Q: I’ve just joined a new lab for my second postdoc. It’s a good lab. I’m happy with my project and I got a paper in Science. My adviser is a good scientist, and he seems like a nice guy. Here’s the problem: Whenever we meet in his office, I catch him trying to look at my data. Not that this matters, but he’s a co-author on the paper.
What should I do?
A: Imagine what life would be like if there were no individuals of the opposite—or preferred—ethical standards. It would be pretty dull, eh? Well, like it or not, the workplace is a part of life.
It’s true that, in principle, we’re all supposed to be honest while working. But the kind of behavior you mention is common in the workplace. Once, a friend told me that he was so distracted by an attractive set of results that he could not concentrate on the fact that he hadn’t ever seen the raw data. Your adviser may not even be aware of what he is doing.
Some definitions of ‘data harassment’ do include inappropriate looking or questioning, especially when it’s repeated to the point where the workplace becomes inhospitable. Has it reached that point? I don’t mean to suggest that repeatedly requesting to see the data is inappropriate workplace behavior—it isn’t—but it is human and up to a point, I think, forgivable. Certainly there are worse things, including citing the IRB as the reason for not inspecting the data. No one should ever use a position of authority to claim co-authorship of a paper when they can’t vouch for the data.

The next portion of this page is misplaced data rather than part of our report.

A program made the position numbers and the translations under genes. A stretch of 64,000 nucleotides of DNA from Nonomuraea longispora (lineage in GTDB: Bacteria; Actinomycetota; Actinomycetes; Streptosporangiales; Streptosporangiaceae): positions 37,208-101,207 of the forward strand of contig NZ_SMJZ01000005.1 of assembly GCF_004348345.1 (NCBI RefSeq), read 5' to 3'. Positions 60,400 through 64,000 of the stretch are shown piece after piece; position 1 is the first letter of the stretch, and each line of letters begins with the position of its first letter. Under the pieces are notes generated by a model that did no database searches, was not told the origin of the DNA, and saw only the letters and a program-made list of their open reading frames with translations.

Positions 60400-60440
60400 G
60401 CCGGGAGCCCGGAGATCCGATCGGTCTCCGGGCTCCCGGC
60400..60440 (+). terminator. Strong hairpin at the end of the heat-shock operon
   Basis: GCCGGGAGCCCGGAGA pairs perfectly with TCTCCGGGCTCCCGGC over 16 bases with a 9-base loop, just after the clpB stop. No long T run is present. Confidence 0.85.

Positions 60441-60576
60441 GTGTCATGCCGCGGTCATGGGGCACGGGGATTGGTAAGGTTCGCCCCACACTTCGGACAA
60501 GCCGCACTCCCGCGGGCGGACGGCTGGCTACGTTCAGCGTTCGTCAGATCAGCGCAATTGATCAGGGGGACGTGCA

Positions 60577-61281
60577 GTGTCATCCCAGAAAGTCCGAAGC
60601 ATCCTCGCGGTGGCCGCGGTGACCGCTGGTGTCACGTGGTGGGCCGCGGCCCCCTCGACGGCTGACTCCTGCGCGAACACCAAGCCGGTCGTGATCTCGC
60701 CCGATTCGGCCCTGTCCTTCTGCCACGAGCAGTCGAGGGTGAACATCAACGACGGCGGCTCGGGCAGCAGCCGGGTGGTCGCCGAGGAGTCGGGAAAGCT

As long as your adviser does not move on to other inquiries, I suggest you put up with it, with good humor if you can. Just make sure that he is listening to you and your ideas, being taken in by the results you are presenting, and taking your science seriously. His attention on your data may be unwelcome, but you need his attention on your science and his reputation to shield you from further scrutiny.